Recep Tayyip Erdogan
Recep Tayyip ErdoganReuters

Turkish President Recep Tayyip Erdogan on Tuesday expressed anger over the pope's recognition of the genocide of Armenians in 1915-1917 by Ottoman Turks, pressing the pontiff not to repeat such a "mistake" again.

Ankara at the weekend summoned the Vatican nuncio and recalled the Turkish envoy to the Holy See in a furious reaction to Pope Francis' description of the murder of 1-1.5 million Armenians at the hands of Ottoman forces, reports AFP.

"If politicians and religious leaders do the job of historians then we will not get to the truth and only end with nonsense," Erdogan said in a speech in Ankara in his first reaction to the pope's comments.

"Respected pope: I condemn this mistake and warn against making it again," he said to applause from an audience of businessmen.

Turkey has vehemently rejected the use of the term genocide to describe the Ottoman era mass murders, and is keeping to its line in the 100th anniversary of the tragedy.

Over one-third of the Armenian population was massacred by the Turks, in a campaign launched when Turkish authorities ordered the executions of much of the Armenian elite in Istanbul on April 24, 1915. Men, women, and children were later murdered by various means, including through forced marches, starvation, and poison.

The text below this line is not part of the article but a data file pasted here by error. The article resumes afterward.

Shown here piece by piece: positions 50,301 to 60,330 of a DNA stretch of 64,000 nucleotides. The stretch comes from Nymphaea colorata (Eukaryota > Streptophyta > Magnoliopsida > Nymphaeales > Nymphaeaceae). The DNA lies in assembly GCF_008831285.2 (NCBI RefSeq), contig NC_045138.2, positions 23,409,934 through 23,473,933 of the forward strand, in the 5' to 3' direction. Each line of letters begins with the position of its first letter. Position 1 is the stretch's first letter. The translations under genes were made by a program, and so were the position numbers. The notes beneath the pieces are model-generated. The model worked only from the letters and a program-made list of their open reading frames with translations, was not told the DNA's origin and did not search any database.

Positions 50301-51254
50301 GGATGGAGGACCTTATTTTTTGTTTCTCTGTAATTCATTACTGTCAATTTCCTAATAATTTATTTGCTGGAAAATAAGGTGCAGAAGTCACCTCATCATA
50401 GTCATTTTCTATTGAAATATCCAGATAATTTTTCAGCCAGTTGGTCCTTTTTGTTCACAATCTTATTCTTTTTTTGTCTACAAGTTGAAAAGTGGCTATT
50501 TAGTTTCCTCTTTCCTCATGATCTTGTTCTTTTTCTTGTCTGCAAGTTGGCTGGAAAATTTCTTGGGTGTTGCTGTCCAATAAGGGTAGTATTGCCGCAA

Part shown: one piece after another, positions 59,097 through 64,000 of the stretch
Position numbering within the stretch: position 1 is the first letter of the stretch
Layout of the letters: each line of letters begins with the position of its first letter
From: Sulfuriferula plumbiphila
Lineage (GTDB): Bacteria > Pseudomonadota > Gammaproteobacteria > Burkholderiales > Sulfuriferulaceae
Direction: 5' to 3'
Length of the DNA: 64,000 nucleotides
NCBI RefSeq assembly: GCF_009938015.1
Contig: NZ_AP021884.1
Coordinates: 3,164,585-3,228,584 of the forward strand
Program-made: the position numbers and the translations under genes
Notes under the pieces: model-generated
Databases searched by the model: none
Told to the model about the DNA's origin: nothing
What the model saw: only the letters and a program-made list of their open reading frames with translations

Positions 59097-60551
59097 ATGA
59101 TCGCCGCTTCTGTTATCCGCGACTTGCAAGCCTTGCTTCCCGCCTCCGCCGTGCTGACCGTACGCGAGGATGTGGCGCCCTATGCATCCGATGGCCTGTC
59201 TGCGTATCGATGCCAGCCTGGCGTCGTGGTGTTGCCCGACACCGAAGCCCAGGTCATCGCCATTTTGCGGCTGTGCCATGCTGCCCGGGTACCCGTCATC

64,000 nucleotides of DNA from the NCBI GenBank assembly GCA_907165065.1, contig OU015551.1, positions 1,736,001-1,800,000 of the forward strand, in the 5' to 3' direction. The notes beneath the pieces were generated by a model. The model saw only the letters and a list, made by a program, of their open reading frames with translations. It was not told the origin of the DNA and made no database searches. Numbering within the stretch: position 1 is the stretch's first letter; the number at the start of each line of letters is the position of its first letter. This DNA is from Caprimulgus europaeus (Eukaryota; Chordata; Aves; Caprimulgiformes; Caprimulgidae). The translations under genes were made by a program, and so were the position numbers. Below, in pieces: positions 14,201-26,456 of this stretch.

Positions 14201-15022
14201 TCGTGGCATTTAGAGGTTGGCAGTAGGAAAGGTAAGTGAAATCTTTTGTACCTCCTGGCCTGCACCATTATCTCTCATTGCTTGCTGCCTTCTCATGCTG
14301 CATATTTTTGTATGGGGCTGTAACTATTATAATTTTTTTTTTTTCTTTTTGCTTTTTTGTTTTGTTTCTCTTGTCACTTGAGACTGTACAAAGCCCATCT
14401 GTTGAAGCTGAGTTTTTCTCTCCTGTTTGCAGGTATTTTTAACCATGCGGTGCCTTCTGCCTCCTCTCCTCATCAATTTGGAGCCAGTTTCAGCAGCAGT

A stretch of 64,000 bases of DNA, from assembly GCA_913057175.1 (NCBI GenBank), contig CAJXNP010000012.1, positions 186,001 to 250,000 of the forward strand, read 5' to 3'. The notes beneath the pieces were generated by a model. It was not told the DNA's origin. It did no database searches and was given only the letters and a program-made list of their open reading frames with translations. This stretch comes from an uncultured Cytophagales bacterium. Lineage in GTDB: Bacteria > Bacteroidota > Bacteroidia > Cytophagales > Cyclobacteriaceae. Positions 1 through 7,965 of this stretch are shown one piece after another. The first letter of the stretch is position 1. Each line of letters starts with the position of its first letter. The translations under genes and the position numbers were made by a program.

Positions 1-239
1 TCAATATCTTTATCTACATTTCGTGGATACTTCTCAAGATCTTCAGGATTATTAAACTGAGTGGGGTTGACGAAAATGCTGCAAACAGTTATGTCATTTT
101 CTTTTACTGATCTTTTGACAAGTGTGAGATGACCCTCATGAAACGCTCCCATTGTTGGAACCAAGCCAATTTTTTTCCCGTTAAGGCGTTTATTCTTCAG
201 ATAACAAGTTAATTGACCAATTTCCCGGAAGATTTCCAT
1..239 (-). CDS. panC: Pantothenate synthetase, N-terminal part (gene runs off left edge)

The Ottoman government set up some 25 concentration camps as well throughout the period, and mass graves of up to 60,000 people were found in some locations. 

The comments by the pope, who visited Turkey last November, have led to unprecedented attacks on the pontiff by Turkish officials.

EU Minister Volkan Bozkir claimed on Monday that the pope had made the comment because of a strong Armenian lobby in his homeland of Argentina.

"I think Pope Francis made this statement because he is an Argentine. Unfortunately, in Argentina, the Armenian diaspora is dominant in the press and business world," Bozkir said, quoted by the official Turkish Anatolia news agency.

Referring to the influx of war criminals to Latin America after World War II, Bozkir declared that Argentina "welcomed Nazis, who were the lead performers of the Jewish Holocaust."